Mortgage interest rates declined slightly to near all-time lows for the week ending April 16, 2020, according to Freddie Mac's weekly Primary Mortgage Market Survey.
After averaging 3.33 percent nationally for the past two weeks, the 30-year, fixed-rate mortgage loan slipped to an average 3.31 percent, with an average 0.7 point. The 30-year note averaged 4.17 percent during the same week in 2019.
"Mortgage rates continue to hover near all-time lows for the third straight week. As a result, refinance activity remains high, but home purchase demand is weak due to economic tightening," Sam Khater, Freddie Mac's Chief Economist, said. "While new monthly economic data are driving markets lower this week, they are a lagging indicator and should be priced in already. Real-time daily economic activity metrics suggest that the economy will likely not decline much further. [T]he key question [moving forward] is no longer the depth of the economic contraction, but the duration."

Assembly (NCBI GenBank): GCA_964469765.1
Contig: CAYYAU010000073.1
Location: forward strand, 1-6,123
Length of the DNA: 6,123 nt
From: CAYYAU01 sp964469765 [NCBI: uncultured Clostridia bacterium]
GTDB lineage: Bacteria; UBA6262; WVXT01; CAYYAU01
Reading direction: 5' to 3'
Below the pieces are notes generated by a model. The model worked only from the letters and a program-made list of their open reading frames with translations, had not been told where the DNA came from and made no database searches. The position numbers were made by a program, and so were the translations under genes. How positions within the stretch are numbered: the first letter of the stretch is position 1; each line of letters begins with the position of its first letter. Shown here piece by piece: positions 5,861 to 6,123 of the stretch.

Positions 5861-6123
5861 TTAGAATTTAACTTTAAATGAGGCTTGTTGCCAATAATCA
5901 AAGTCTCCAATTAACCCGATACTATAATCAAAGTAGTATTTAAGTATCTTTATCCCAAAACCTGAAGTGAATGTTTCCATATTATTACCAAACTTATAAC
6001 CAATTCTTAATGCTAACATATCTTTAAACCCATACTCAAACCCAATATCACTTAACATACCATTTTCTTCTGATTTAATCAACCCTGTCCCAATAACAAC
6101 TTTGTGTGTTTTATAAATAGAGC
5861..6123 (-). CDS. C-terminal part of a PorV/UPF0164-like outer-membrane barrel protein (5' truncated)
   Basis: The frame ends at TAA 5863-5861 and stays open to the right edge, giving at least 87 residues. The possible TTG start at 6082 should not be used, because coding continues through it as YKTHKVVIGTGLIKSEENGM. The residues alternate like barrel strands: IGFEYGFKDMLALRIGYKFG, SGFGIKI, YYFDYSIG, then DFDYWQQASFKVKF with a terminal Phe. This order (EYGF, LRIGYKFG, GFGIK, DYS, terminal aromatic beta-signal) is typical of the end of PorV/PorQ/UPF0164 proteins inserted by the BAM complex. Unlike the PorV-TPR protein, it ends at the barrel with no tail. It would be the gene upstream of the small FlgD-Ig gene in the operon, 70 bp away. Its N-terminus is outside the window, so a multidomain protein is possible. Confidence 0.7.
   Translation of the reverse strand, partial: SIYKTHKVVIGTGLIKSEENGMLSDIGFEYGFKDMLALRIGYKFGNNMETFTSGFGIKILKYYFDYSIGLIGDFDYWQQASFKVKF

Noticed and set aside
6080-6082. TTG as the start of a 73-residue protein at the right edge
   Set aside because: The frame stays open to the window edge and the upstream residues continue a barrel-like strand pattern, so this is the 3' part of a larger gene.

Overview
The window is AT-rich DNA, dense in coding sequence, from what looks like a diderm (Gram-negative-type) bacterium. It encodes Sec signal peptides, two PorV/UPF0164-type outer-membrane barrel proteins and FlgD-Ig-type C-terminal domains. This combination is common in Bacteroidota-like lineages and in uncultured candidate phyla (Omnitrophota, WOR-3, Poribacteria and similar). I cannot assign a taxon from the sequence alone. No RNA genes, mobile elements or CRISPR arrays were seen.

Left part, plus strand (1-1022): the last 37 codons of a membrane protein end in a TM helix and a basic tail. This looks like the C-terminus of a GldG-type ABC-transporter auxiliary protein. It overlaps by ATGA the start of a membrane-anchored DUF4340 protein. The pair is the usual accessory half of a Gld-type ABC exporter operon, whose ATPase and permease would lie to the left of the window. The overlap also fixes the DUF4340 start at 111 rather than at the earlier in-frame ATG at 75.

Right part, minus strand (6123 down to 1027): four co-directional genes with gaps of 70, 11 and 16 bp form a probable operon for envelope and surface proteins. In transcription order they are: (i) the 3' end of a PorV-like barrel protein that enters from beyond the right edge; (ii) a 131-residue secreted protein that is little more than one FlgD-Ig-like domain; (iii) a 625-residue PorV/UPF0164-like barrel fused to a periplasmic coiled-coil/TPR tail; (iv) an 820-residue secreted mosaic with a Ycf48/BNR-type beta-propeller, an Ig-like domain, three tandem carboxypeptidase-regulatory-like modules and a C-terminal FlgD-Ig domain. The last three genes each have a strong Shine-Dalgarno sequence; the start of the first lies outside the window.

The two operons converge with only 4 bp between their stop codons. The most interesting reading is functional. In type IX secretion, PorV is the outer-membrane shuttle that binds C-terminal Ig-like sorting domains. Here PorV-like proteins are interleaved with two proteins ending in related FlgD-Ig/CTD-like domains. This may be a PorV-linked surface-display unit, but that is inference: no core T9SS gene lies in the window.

While applications to refinance grew, mortgage applications to purchase a home fell for the fifth straight week, declining 2 percent from one week early and falling 35 percent from the same week a year ago, according to a report released by the Mortgage Bankers Association on April 15, 2020.
The 15-year, fixed-rate mortgage averaged 2.80 percent, with an average 0.7 point, up from 2.77 percent the week before. A year ago, the 15-year mortgage loan averaged 3.62 percent.
The five-year, adjustable-rate mortgage averaged 3.34 percent, with an average 0.3 point, compared to 3.40 percent the prior week and 3.78 percent a year earlier.
The coronavirus pandemic has caused turmoil in the mortgage industry, resulting in some lenders tightening lending requirements. First-time homebuyers should educate themselves about mortgage programs and take the time to speak with an experienced loan officer. Prospective homebuyers need to consider so much more than just interest rates.